Southern Journal of Philosophy 30 (3):13-38 (1992)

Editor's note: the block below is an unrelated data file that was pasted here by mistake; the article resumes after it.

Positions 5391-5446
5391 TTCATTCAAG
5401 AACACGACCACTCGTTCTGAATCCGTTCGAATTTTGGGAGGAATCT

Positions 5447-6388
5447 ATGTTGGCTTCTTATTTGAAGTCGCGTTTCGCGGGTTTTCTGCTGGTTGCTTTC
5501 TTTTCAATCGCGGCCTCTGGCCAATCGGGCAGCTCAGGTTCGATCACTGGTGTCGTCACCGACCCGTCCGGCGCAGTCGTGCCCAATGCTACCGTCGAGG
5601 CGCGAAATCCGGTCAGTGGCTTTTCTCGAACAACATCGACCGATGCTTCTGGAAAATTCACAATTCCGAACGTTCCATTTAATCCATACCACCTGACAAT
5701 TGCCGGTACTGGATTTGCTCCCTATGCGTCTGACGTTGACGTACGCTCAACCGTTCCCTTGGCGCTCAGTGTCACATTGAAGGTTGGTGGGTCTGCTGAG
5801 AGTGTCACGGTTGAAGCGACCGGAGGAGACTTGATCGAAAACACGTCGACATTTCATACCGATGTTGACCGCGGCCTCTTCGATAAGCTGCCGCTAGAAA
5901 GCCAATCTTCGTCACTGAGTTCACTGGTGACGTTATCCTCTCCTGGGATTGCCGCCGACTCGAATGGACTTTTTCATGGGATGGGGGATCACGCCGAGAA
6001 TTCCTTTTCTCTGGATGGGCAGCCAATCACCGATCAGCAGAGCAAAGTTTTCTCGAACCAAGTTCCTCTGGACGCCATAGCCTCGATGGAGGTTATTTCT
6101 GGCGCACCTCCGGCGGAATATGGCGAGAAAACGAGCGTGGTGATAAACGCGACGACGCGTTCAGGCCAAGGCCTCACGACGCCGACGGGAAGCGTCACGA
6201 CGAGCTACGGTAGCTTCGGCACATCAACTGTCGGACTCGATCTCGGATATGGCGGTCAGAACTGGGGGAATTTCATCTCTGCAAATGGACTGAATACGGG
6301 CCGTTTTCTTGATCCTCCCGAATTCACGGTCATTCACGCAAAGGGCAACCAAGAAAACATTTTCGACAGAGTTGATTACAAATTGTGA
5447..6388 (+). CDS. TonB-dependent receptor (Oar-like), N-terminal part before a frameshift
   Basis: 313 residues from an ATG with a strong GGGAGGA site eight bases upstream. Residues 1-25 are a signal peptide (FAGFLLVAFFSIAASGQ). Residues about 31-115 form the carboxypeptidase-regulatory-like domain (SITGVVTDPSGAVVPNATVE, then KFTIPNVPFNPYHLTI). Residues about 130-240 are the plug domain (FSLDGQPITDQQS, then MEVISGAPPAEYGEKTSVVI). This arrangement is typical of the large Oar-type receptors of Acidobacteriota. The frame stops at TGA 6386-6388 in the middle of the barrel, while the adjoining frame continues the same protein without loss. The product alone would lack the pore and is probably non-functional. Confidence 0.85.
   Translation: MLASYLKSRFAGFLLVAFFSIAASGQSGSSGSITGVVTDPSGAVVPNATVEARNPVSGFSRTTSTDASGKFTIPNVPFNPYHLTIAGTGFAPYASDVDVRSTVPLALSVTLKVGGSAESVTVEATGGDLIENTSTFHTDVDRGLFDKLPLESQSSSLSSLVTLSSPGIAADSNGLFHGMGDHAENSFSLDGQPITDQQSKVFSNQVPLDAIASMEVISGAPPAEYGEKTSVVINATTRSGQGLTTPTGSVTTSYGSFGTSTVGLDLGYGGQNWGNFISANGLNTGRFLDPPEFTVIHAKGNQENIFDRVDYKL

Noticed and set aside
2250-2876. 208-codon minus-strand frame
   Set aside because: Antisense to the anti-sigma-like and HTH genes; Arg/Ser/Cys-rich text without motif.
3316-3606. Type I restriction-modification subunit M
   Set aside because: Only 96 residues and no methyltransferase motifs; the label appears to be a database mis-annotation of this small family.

|Abstract||In 1971, Simon Blackburn worked out an argument against moral realism appealing to the supervenience of the moral realm on the natural realm.1 He has since revised the argument, in part to take account of objections,2 but the basic structure remains intact. While commentators3 seem to agree that the argument is not successful, they have not agreed upon what goes wrong. I believe this is because no attempt has been made to see what happens when Blackburn's argument is addressed to particular varieties of moral realism. As I see it, we must look to these various brands if we want to understand just where the concept of supervenience can be usefully employed.|
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